Pop culture obsessives writing for the pop culture obsessed.
Pop culture obsessives writing for the pop culture obsessed.

Parks And Recreation returns with a care package of much-needed warmth, laughs, and hope

Amy Poehler as Leslie Knope
Amy Poehler as Leslie Knope
Screenshot: NBC/Parks And Recreation
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A lot has changed in the five years since Leslie Knope and the Parks And Recreation crew left us alone with our memories of Little Sebastian, swarming raccoons, Sewage Joe, and a time when post-Obama civic optimism hadn’t yet been squashed by the flat-footed loafer of farcically cynical celebrity show-presidency. For one thing, that gang could all actually still hang out with each other whenever they wanted (late-season geographical character scattering notwithstanding). For another, complaints about now-legendary series creator Michael Schur’s deceptively complex humanism tipping—in Parks And Rec’s final seasons—into too-cuddly wish-fulfillment felt like the necessary counterbalancing of a show whose roughest edges had been burnished in the telling to a warm, golden Indiana glow.

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But that was then. Now is now, a time when—even before a pandemic turned the entire country toward sensible yet fear-based self-isolation—tiny TV outposts exhibiting the best (if often misguided) instincts of American politics and public life weren’t a sought-after antidote to the too-broad-for-satire daily shitshow that is the Trump administration. Now is when we would go to extreme, heretofore-unthinkable lengths just for a fleeting half-hour visit from some of our best and goofiest friends, real or fictional. And if the one-off A Parks And Recreation Special isn’t an actual, legendarily restorative Leslie Knope bear hug, its cleverly constructed dog-pile of cameos from our favorite Pawneeans is as close as it gets, especially since, this time out, even the indefatigable Leslie could use some help.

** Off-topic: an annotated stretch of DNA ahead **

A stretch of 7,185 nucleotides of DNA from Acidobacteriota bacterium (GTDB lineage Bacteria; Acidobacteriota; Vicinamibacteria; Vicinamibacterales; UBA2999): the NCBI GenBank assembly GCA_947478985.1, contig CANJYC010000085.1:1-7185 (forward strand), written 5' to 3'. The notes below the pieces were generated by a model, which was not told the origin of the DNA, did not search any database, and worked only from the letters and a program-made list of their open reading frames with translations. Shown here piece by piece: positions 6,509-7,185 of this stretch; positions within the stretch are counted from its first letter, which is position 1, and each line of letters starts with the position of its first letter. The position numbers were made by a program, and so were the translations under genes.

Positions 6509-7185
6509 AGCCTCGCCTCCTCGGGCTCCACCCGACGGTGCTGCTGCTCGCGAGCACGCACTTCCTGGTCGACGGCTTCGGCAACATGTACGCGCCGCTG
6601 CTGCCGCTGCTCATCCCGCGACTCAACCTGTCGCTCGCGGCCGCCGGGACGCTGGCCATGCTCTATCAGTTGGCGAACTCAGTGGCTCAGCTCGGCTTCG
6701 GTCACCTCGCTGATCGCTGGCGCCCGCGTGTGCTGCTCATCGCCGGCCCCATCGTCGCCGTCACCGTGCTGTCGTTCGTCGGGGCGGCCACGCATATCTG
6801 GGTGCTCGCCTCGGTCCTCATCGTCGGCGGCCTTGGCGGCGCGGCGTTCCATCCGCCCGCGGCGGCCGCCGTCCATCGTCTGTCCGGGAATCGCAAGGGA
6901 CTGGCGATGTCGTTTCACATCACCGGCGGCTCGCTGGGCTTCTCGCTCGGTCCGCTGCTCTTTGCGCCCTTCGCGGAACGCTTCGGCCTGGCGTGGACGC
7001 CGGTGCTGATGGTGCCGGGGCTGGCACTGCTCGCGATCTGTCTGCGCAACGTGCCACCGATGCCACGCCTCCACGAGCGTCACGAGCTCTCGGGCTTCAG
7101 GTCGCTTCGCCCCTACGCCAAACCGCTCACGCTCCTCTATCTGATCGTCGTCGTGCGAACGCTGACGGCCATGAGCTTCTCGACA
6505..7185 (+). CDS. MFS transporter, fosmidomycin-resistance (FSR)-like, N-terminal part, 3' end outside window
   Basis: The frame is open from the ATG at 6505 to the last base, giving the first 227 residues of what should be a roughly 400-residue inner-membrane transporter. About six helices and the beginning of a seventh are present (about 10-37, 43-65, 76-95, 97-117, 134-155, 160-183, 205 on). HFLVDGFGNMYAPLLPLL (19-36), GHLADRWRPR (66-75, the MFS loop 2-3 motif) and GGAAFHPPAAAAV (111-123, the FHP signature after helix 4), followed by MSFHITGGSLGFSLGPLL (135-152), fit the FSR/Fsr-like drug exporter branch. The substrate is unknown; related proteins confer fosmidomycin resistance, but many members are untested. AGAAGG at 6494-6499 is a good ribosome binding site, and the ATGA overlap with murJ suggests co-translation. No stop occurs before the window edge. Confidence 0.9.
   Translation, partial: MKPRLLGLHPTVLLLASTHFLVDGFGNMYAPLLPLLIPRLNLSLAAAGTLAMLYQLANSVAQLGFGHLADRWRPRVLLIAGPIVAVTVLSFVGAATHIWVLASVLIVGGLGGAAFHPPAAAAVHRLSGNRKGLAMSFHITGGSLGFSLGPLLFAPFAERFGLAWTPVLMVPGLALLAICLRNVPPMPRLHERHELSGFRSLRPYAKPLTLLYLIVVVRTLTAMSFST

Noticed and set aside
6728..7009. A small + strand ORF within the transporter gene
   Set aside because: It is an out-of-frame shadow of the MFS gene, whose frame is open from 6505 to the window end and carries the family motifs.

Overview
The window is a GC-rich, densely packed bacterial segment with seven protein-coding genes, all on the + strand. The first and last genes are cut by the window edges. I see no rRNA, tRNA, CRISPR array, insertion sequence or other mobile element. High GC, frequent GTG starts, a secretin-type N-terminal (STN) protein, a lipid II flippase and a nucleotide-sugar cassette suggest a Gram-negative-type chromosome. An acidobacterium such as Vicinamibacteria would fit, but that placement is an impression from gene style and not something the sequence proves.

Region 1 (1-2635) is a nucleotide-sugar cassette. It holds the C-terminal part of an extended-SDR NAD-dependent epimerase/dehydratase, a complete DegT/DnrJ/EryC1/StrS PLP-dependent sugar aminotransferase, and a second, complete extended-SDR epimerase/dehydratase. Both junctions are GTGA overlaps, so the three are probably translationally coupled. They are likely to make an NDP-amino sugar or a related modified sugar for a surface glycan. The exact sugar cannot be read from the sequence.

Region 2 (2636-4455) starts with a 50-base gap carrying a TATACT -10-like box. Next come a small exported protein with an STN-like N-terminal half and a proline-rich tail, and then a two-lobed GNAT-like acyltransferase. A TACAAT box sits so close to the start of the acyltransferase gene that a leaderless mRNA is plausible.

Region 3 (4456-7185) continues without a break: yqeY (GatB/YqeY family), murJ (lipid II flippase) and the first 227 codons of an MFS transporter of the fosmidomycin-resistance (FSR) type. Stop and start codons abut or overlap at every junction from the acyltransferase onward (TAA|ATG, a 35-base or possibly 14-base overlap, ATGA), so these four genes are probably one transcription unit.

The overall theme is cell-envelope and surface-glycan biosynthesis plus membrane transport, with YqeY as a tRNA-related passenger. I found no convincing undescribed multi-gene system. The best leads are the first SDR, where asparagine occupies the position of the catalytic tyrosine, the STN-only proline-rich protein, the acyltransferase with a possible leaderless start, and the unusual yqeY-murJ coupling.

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Nick Offerman
Nick Offerman
Screenshot: NBC/Parks And Recreation

Formed, as are most interactions are these heavy, formless days, from the nightly 7 p.m. video phone tree current Deputy Director of the Department of the Interior Leslie has forced onto every member of her inconveniently dispersed work family, the episode wastes no time. Mainly because there’s no time to waste. With its accumulated ten main characters and a uniformly welcome handful of side-cameos to squeeze in, the story is pared down to the basics, while still allowing for enough fan service, exposition, callbacks, cameos, and one shockingly effective emotional singalong to serve as a welcome care package sent from Pawnee, Indiana individually to everybody in the country. Written by a Parks And Rec all-star team of Schur, Megan Amram, Joe Mande, Dave King, Jen Statsky, Matt Murray, and Aisha Muharrar, the episode manages to give us just enough of what we want in the way of catchup, while managing to, with a minimum of observable effort, deliver a very Leslie Knope-esque message about what do to when things seem the bleakest.

With such a breakneck pace of pop-ins and jokes, it’s hard not to spoil the enjoyment in the telling, but everybody’s doing about as you’d have expected when the show left them. An onscreen legend solidly fixes events in the present day, so while Congressman Ben and government official Leslie are still hard at work on a “media blitz” disseminating factual, conscientious, and non bleach-injecting guidelines for staying safe, we’re still left to wonder just whose Secret Service detail that will be at Garry’s funeral far, far in the future. Amy Poehler and Adam Scott fall into Leslie and Ben’s lived-in connubial camaraderie without a hitched step, with the video-calling Leslie spotting some familiar red flags right away. Ben’s Letters To Cleo concert tee prompts Leslie to suspect, rightly, that isolation and non-stop homeschooling of their three sugar-rushing kids has him reaching back to one or two brain-twisting old habits. (“I know that shirt and it worries me,” Leslie exclaims, and she’s not wrong.)